Thailand Long Term Lease
If a foreigner wants to stay in Thailand for a significant period of time but owning a condominium outright is not among his options but renting or leasing is then he has to consider the following realities that are attached with renting or leasing a property in the Kingdom.
Long Term Leases in Thailand
A foreign national may opt to acquire a property for a long term lease which is highly possible because non-Thais are allowed to have long term leases in the Kingdom. However, he must bear in mind that the 30+30+30 or the 90-year lease that some lessors may offer him are improbable because the longest term available for leases is only 30 years although the lessee and the lessor may negotiate or may agree for the renewal of lease after the expiration of the initial term, lease extensions are not automatic.
What can happen is that they will renegotiate just before or upon expiration of the initial lease. If they will be able to agree for another lease term, the new lease period should also be registered just like the initial term.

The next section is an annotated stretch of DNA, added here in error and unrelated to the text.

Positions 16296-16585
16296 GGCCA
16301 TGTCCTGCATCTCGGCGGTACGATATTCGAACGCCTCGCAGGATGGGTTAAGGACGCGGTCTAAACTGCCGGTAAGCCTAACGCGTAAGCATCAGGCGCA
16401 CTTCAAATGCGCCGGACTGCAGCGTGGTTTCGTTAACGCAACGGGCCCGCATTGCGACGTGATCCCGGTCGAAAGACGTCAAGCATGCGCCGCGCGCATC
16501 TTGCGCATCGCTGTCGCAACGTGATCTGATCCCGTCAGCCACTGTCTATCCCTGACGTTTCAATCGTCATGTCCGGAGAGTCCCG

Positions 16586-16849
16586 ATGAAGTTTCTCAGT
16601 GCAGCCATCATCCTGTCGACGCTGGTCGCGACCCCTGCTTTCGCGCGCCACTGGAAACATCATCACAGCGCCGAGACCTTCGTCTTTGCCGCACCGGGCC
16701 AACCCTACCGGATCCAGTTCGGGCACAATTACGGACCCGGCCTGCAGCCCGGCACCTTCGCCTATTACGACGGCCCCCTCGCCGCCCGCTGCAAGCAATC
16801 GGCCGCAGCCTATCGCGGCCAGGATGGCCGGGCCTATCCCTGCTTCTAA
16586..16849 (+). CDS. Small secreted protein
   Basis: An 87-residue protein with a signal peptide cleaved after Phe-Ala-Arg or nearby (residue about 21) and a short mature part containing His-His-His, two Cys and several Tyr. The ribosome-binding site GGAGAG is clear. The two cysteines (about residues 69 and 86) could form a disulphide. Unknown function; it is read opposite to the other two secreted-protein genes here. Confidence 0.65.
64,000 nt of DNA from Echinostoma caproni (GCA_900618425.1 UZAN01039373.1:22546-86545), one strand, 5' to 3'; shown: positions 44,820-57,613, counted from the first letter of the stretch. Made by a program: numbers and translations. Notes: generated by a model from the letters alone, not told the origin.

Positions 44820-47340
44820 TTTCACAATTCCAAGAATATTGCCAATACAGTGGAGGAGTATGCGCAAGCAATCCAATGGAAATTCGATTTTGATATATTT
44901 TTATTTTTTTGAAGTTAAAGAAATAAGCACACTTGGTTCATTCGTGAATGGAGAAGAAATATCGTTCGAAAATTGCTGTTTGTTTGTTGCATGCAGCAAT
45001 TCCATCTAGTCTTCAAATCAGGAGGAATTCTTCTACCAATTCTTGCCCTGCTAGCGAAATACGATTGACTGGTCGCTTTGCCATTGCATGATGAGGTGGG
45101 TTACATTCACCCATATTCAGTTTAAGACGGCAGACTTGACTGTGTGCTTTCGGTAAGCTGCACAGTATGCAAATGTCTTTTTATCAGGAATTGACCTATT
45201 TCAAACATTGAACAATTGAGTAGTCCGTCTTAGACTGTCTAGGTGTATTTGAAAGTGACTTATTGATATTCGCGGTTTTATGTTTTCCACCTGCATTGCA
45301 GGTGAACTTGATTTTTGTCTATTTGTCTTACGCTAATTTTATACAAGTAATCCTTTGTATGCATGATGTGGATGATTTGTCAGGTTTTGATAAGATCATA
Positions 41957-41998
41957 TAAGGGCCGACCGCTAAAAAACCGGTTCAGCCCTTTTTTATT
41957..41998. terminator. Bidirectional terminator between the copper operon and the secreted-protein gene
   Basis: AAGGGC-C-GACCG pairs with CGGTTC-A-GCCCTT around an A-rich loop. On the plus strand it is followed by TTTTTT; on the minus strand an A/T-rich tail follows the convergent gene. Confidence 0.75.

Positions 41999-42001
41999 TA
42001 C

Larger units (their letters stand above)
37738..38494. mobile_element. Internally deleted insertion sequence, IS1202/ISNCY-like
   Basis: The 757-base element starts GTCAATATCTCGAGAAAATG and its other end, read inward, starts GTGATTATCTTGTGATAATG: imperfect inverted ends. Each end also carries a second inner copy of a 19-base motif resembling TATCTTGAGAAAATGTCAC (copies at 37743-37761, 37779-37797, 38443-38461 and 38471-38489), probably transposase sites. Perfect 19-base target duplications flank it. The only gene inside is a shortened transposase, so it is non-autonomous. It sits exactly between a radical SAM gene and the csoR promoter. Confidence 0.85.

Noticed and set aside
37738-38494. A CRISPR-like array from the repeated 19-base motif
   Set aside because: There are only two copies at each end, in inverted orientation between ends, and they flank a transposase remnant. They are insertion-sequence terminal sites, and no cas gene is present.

Purchasing a condo or apartment leasehold
Under the Condominium Act of 1979 as amended 2008, a foreign national may purchase a condo unit on freehold if the total foreign ownership of the development in which the unit to be bought belongs to has not reached 49% yet. If the cap has been reached, the foreign national can still opt to acquire a condominium unit but only through a lease and not outright ownership.
The Right of Superficies
If the foreigner really wants to live in a detached property, he may still do so. What would happen if he would acquire the land for a long term lease and obtain a "right of superficies" from the lot owner. This way, he may not own the lot but through the right of superficies, he will be given the right to build a house on the property. This house will be owned by him (the foreigner) but the ownership of the land remains with its lessor.